Creating a positive, calming and safe environment for families throughout our various facilities has always been an important component of our organization. For 10 years, Hospice by the Bay has partnered with Traci Teraoka to incorporate warmth and balance in areas where patients and families typically gather, such as bereavement therapy spaces and hospice rooms.
In 2019, HBTB’s COO Wendy Ranzau and CFO Denis Viscek reached out to Traci to help create and design calm lounge spaces at HBTB’s headquarters in Larkspur, using powerful artwork in these areas to add beauty and strength to the building, and to potentially help employees cope and find peace through art. Though the project was delayed due to the pandemic, Tracie was recently able to revisit the project and begin creating a beautiful space.
Traci reached out to local Bay Area artist, Lucy Liew, because of her beautiful, engaging and peaceful pieces, but Lucy’s artwork has a much deeper meaning and connection to Hospice by the Bay, particularly during these challenging times.
Each of Lucy’s pieces are inspired by Sonoma County landscapes, and highlights themes of loss and resiliency throughout her work in relation to California wildfires, and the beautiful flowers that bloom as a result of decimation, representing the beauty that follows devastation.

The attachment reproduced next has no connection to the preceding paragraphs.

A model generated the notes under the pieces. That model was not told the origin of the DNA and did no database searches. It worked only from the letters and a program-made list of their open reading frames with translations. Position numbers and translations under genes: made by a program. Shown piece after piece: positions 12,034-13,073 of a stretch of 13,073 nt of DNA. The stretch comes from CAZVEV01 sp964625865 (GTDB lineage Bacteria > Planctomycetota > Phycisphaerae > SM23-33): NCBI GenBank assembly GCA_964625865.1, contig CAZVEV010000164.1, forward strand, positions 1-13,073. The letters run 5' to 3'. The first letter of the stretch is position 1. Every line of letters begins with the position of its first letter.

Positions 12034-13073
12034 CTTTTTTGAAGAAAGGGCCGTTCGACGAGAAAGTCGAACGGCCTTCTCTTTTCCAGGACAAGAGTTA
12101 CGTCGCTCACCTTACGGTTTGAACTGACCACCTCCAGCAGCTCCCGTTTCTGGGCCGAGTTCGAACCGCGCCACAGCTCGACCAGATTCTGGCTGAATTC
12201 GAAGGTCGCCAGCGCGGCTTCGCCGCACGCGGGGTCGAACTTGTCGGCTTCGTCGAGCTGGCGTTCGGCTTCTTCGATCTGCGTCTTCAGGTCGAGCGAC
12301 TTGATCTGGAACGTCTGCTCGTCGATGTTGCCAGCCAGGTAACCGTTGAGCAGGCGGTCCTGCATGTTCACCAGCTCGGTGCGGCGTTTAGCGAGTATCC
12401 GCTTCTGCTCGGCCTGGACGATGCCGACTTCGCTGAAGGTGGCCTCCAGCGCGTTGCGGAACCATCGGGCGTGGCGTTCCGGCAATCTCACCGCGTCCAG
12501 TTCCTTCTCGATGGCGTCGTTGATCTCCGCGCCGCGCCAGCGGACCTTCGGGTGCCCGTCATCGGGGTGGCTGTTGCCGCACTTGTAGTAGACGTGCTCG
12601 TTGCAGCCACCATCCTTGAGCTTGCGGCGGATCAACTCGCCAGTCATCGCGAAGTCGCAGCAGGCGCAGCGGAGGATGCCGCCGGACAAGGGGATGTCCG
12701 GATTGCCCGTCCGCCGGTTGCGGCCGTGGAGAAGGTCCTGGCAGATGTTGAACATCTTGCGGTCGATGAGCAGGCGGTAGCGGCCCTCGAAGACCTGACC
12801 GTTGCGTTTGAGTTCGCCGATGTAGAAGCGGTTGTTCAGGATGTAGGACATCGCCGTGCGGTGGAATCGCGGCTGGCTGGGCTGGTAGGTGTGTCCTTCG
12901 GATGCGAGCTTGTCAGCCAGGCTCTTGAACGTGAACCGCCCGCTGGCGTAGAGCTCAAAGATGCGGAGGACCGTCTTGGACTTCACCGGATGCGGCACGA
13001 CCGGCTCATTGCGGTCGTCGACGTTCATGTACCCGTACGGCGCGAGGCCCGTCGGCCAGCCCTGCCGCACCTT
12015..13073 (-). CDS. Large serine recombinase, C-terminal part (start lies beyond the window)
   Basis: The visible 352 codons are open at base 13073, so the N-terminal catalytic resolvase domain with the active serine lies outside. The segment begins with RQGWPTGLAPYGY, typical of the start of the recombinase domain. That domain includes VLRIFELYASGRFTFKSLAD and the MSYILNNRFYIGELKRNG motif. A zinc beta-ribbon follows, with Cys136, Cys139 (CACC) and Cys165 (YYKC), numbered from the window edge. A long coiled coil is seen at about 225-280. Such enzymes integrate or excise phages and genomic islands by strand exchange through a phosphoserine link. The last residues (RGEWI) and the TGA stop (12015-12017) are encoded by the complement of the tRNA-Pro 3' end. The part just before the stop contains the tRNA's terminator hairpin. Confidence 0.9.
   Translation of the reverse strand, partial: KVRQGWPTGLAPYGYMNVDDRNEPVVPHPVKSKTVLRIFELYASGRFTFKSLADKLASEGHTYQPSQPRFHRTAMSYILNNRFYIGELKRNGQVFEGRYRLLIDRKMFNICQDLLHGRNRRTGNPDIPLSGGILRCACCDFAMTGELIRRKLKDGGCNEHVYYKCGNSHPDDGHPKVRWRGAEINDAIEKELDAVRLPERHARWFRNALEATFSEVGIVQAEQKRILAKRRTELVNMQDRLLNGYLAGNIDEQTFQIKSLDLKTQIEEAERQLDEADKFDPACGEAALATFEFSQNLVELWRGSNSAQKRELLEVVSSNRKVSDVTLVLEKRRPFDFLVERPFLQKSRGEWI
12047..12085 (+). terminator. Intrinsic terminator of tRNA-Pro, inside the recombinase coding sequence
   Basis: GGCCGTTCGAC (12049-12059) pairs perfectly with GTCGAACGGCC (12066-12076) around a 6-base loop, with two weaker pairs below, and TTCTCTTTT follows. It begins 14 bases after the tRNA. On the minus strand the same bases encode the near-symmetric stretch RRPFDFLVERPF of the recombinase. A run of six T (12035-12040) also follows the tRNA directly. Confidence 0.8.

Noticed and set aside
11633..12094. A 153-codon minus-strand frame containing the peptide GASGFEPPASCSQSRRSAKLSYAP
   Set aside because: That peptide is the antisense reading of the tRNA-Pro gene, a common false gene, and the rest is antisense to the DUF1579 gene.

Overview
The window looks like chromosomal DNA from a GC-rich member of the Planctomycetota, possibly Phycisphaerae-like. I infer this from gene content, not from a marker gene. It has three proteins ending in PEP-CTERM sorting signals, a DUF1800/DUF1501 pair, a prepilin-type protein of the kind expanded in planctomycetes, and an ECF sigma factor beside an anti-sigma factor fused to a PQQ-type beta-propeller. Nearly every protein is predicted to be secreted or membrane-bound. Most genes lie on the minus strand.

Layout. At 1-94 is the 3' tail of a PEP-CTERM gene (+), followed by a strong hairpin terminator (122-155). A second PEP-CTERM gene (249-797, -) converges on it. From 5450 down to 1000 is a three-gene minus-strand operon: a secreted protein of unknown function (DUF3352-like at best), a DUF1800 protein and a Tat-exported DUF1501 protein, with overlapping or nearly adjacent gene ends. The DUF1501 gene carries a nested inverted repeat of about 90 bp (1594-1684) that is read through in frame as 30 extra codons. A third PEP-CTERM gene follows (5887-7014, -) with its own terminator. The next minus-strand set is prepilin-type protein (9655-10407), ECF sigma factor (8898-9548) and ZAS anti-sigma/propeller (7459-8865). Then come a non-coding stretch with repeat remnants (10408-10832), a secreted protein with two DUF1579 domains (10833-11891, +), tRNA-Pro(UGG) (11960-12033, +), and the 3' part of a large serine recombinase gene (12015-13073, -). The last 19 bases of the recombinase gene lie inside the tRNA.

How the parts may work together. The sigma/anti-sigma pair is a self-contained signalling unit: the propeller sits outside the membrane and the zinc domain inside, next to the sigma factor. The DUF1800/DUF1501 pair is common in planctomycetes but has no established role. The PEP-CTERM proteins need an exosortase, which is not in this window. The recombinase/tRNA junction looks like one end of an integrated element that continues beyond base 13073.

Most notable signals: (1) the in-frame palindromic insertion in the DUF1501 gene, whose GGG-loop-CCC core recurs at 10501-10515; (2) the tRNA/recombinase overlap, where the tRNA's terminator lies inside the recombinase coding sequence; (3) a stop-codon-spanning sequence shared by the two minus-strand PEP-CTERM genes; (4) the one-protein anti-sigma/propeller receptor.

“Springing Forth” is a striking piece that features California Golden Poppies with a powerful gray center. This piece is hung above the reception desk in the lobby area and has become a major focal point within the building. Its notable gray center represents the smoke that fills a community during a wildfire, but it also depicts the grief, loss, loneliness and devastation that many individuals have felt during this incredibly challenging time. Although the gray center represents deep emotions, “Springing Forth” symbolizes the process of healing as the California Poppies bring beauty to a place of devastation. As described by the artist, the key concept behind this piece is to take deliberate action to “move forward” by supporting one another after a devastating and tragic event, being gentle with oneself, taking in the beauty that surrounds us despite the hardships we face, and acknowledging the complexities of the grieving process and the time it takes to heal.
Throughout the building you can find pieces, such as “The Grandmother Oak,” highlighting Oak Trees and Rolling Hills that represent the celebration of life, beauty, strength and persistence to thrive; “Fleurs Sauvages” series of wildflowers painted with white silhouettes to symbolize the beauty that is to come after a fire/devastation; the milkmaid flowers featured in “Harbinger of Spring” which represent the humility and the first sign of healing, as these flowers are the first to bloom after a tragic event.
These pieces have brought the themes of resiliency and healing to life throughout Hospice by the Bay’s headquarters and have become a reminder of the beautiful work we contribute to the community as an organization. Although there is a sense of grief, loss and devastation as a result of COVID, California Wildfires, and the personal challenges we face on a daily basis, Lucy’s art inspires us to spring forward and unveil the resiliency that lies deep within us.
Click here to view the rest of the art pieces and read about their meanings.